What started as an offhand comment about a road trip during one week’s #BCWineChat on Twitter, ended up as a spectacular 24-hour whirlwind trip to Kamloops with my friend and colleague, Jeannette Montgomery, of Okanagan Writing & The Third Glass. Next thing we knew, with a great effort from Tourism Kamloops, we had a winery tour schedule arranged, accommodation and some meals lined up as well. Many people seem to think of Kamloops as a place to stop on the way to, or from, somewhere else. Perhaps it’s the place to buy groceries on the way to ski at Sun Peaks Resort, somewhere for some fuel and road trip snacks on the way to the Lower Mainland, or the overnight stop-over between Vancouver and Alberta. It hasn’t always been considered as the holiday destination, unless you’ve been attending one of the many sports tournaments in Canada’s Tournament Capital. But that is all changing these days, and particularly when it comes to Wine Tourism. The newest winery association in the province is about to launch – the Kamloops Wine Trail! Yes, Kamloops has wineries; four of them actually.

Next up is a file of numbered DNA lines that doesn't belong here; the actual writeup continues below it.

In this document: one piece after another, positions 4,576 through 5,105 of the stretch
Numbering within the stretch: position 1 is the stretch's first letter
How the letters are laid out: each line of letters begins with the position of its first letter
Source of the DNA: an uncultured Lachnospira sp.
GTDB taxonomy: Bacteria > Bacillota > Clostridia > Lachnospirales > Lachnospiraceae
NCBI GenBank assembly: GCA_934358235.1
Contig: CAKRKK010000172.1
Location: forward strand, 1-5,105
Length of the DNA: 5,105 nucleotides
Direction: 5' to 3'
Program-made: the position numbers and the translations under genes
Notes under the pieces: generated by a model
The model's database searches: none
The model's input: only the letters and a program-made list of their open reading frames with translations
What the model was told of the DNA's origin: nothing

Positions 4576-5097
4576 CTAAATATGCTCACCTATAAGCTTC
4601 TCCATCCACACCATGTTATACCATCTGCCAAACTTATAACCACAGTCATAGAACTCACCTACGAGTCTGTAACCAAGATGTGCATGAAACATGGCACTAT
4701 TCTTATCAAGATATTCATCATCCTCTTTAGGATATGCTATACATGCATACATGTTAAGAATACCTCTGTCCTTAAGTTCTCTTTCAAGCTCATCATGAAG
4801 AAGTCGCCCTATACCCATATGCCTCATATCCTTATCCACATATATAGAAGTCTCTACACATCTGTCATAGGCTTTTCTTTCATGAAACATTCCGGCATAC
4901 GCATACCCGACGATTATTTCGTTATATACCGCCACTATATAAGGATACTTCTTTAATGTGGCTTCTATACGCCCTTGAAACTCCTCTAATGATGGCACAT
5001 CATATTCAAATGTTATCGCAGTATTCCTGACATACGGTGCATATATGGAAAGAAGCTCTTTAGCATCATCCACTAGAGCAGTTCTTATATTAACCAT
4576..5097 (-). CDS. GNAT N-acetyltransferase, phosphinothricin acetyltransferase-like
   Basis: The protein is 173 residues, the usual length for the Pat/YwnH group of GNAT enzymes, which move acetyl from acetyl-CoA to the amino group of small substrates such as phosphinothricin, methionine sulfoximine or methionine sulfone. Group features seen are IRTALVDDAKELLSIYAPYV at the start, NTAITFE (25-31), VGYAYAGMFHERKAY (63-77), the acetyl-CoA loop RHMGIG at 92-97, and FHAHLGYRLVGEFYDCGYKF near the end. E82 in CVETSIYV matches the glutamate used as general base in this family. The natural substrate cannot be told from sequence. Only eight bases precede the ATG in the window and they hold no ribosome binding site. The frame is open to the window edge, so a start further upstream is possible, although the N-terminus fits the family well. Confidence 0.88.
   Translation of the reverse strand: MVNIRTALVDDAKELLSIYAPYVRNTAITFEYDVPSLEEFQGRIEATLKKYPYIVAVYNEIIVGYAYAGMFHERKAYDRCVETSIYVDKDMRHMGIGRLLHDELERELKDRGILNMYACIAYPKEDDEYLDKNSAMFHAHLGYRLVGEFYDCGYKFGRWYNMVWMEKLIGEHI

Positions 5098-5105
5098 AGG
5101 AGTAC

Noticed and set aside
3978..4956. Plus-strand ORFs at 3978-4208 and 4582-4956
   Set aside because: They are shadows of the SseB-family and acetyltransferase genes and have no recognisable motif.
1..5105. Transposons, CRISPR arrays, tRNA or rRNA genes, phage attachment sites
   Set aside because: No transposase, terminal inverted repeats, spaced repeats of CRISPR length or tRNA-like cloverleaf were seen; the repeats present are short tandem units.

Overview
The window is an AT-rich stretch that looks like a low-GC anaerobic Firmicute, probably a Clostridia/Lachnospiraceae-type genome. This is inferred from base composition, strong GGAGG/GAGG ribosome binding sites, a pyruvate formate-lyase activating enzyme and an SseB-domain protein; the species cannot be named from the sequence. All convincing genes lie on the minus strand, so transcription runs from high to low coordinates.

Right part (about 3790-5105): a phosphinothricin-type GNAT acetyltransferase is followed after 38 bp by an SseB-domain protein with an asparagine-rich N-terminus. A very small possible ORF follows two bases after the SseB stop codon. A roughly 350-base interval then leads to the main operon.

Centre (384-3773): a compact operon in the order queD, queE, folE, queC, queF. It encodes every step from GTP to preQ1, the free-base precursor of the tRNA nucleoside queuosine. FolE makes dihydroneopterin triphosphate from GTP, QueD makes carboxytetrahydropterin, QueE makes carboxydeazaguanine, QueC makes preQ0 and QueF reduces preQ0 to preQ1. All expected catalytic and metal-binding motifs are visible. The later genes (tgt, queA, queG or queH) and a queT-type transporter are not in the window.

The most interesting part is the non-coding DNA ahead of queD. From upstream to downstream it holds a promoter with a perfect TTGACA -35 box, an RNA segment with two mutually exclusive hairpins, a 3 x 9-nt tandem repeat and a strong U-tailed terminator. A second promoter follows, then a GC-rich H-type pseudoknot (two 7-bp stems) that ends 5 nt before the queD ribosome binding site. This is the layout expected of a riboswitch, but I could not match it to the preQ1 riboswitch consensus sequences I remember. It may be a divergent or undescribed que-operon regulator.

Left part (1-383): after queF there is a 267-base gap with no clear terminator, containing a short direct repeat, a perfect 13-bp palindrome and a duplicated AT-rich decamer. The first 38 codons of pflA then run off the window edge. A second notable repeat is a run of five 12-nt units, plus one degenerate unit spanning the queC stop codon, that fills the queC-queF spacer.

We arrived in Kamloops, only a 2.5 – 3 hour drive from Penticton via the Coquihalla Connector. and found our accommodation downtown at the Plaza Hotel. This is a heritage building, built in 1928, that has undergone a multi-million dollar renovation a few years ago. It is a gorgeous boutique hotel that is in a prime location. The renovation has kept the heritage charm, not to mention the fabulous old elevator, but has made everything updated, clean and comfortable. We were made to feel very welcome at the Plaza, and I actually had a good sleep in my bed (rare for me in hotels)!